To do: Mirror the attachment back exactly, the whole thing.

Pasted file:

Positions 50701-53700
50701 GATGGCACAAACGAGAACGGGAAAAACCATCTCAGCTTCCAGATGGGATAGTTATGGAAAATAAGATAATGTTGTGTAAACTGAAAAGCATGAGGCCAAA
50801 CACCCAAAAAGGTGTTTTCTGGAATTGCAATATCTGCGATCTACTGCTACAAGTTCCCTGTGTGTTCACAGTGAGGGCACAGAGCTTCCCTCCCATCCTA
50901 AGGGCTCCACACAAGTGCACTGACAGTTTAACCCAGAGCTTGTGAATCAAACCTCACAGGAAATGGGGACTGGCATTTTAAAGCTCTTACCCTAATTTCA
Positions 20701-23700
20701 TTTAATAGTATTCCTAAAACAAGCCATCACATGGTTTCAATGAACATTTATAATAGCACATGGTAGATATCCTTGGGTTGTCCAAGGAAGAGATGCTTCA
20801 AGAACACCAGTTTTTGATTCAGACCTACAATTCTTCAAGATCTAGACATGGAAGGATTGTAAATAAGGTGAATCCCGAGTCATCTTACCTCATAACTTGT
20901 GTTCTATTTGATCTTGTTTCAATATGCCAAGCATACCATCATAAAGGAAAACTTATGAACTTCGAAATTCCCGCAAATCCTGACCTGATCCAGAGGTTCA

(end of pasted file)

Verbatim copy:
Positions 50701-53700
50701 GATGGCACAAACGAGAACGGGAAAAACCATCTCAGCTTCCAGATGGGATAGTTATGGAAAATAAGATAATGTTGTGTAAACTGAAAAGCATGAGGCCAAA
50801 CACCCAAAAAGGTGTTTTCTGGAATTGCAATATCTGCGATCTACTGCTACAAGTTCCCTGTGTGTTCACAGTGAGGGCACAGAGCTTCCCTCCCATCCTA
50901 AGGGCTCCACACAAGTGCACTGACAGTTTAACCCAGAGCTTGTGAATCAAACCTCACAGGAAATGGGGACTGGCATTTTAAAGCTCTTACCCTAATTTCA
Positions 20701-23700
20701 TTTAATAGTATTCCTAAAACAAGCCATCACATGGTTTCAATGAACATTTATAATAGCACATGGTAGATATCCTTGGGTTGTCCAAGGAAGAGATGCTTCA
20801 AGAACACCAGTTTTTGATTCAGACCTACAATTCTTCAAGATCTAGACATGGAAGGATTGTAAATAAGGTGAATCCCGAGTCATCTTACCTCATAACTTGT
20901 GTTCTATTTGATCTTGTTTCAATATGCCAAGCATACCATCATAAAGGAAAACTTATGAACTTCGAAATTCCCGCAAATCCTGACCTGATCCAGAGGTTCA